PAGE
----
Recent research reported that telmisartan was beneficial in reducing oxidative stress and fibrosis in STZ-induced DN (Lakshmanan et al. 2011). Compared with losartan, telmisartan significantly ameliorated vascular endothelial dysfunction, downregulation of phospho-eNOS, and coronary arterial remodeling in db/db mice. More vascular protective effects of telmisartan than losartan were associated with greater antiinflammatory effects of telmisartan, as shown by attenuation of vascular nuclear factor kappa B (NFκB) activation and tumor necrosis factor α (TNF-α; Toyama et al. 2011).

In our gene array research, DAVID analysis of all differentially expressed genes in the TeH group yielded 67 GO categories. The most enriched term was ‘mitochondrion’ (GO:0005739). After KEGG pathway analysis, all differentially expressed genes could be mapped to seven pathways. The second most significant pathway we found was ‘oxidative phosphorylation’ (FDR=6.77×10−13). Besides this pathway, there were three pathways closely related to the ‘oxidative phosphorylation’ pathway. These pathways included ‘citrate cycle’, ‘pyruvate metabolism’, and ‘glycolysis/gluconeogenesis’. qRT-PCR and immunohistochemistry staining verified these results. These findings suggest that the oxidative phosphorylation pathway in mitochondrion may play an important role in the renal benefit of telmisartan in diabetic rats.

In eukaryotic cells, mitochondria are important organelles. Through the oxidative phosphorylation pathway, most of ATP is generated from mitochondria. And mitochondria are a major cellular source for reactive oxygen species (ROS). Some evidence shows that increased oxidative stress contributes to DN development (Nishikawa et al. 2000, Brownlee 2001, Du et al. 2001). Hyperglycemia increases ROS production through the mitochondrial electron transport chain in mesangial cells (Kiritoshi et al. 2003). MDA is one of the ROS products. In immunohistochemistry, we found that telmisartan decreased MDA in glomeruli of diabetic rats. When primary renal proximal tubule cells (PTCs) were cultured in the presence of high glucose, H2O2 was increased. Apocynin, diphenylene iodonium (NADPH oxidase inhibitors), and rotenone (an inhibitor of complex I of the mitochondrial electron transport chain) effectively block the high glucose-induced generation of H2O2 in renal PTCs (Han et al. 2005). Moreover, hyperglycemia increases the production of ROS inside cultured bovine aortic endothelial cells (Nishikawa et al. 2000). And this increase in ROS is prevented by an inhibitor of electron transport chain complex II, by an uncoupler of oxidative phosphorylation, by uncoupling protein-1, and by manganese superoxide dismutase. Normalizing levels of mitochondrial ROS with each of these agents prevent the development and progression of DN (Nishikawa et al. 2000).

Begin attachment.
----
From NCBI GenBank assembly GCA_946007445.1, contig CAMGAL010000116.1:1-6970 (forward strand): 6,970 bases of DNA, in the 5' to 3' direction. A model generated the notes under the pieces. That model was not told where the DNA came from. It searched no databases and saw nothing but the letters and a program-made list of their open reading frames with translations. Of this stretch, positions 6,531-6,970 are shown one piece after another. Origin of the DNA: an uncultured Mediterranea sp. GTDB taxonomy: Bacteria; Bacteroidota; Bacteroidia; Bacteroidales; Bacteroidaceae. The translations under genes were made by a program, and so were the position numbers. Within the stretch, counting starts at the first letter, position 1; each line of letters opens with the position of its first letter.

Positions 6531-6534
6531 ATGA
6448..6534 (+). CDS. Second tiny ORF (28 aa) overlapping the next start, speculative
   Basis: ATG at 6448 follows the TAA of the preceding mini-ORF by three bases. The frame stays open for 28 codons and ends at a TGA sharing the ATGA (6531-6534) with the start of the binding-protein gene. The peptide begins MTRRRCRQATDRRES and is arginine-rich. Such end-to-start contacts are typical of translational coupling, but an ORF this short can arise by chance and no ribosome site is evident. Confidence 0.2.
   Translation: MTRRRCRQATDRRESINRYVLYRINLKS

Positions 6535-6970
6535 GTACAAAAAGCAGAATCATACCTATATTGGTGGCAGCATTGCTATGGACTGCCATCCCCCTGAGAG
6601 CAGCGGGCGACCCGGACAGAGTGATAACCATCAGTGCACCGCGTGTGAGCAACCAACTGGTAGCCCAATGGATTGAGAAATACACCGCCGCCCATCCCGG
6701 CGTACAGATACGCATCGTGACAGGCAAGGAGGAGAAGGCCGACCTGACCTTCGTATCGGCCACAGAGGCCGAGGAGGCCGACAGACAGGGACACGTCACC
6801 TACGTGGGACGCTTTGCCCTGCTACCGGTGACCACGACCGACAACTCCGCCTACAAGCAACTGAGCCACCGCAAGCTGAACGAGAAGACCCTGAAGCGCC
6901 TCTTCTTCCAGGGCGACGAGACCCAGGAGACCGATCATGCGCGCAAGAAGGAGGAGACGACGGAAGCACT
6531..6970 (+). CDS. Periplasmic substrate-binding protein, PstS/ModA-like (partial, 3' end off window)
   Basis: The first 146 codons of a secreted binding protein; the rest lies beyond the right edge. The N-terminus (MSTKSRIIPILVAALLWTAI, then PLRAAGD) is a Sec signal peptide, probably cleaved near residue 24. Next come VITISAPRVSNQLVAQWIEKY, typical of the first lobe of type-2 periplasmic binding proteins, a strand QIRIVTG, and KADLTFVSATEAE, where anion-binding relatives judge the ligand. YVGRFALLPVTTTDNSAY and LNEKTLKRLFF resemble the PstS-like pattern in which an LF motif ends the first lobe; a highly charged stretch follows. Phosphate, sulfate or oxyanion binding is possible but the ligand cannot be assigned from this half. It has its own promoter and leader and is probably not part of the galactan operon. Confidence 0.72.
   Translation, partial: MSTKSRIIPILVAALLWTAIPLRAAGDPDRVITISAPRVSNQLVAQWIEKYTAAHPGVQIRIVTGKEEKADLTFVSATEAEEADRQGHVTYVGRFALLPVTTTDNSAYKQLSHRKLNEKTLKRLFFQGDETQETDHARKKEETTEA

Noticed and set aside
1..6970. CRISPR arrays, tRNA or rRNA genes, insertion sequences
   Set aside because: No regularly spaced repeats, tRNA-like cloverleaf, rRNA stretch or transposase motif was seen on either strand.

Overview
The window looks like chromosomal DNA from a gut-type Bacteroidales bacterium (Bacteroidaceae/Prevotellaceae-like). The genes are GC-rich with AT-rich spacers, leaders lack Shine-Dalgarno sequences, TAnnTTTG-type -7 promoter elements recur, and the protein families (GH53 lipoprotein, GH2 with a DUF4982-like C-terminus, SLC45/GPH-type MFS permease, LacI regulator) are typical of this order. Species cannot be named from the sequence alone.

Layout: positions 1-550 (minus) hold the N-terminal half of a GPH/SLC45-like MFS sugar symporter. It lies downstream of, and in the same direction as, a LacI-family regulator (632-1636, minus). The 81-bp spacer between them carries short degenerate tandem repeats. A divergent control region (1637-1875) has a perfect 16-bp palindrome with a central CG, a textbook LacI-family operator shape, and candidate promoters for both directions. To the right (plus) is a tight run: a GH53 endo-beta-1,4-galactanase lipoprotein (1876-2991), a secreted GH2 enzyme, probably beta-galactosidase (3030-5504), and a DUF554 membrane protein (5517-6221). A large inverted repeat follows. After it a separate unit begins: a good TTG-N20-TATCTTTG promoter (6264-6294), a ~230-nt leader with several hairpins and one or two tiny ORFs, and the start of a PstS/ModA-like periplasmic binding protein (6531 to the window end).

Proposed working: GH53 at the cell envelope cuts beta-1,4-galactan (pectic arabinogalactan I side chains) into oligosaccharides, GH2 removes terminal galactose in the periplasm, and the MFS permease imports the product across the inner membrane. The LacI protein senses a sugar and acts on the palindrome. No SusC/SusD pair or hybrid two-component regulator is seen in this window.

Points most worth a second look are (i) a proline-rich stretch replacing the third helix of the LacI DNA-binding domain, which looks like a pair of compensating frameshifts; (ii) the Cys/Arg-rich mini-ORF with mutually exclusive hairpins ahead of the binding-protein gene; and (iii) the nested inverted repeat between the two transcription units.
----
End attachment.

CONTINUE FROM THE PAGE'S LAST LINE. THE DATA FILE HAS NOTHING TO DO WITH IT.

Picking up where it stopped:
A great deal of data shows four main hypotheses on how hyperglycemia causes DN. And several trials based on specific inhibitors support these mechanisms. The four hypotheses are: increased polyol pathway flux, increased advanced glycation end-product formation, activation of protein kinase C isoforms, and increased hexosamine pathway flux. Recently, Brownlee (2005) proposed a unified mechanism that overproduction of superoxide by the mitochondrial electron transport chain activates the four pathways despite the absence of hyperglycemia.

In the citrate cycle, high glucose leads to the overproduction of electrons. Thus, the electron may generate a high mitochondrial membrane potential (Brownlee 2001). Korshunov et al. (1997) found that high membrane potential inhibits electron transfer at mitochondrial respiratory chain complex III and increases the half-life of superoxide-generating intermediates. Thus, as a consequence of overall downregulated gene expression in the oxidative phosphorylation pathway by telmisartan, it is possible that the exceed of mitochondrial membrane potential may be inhibited, resulting in increased electron transfer at respiratory chain complex III and the inhibition of the overproduction in superoxide and ROS.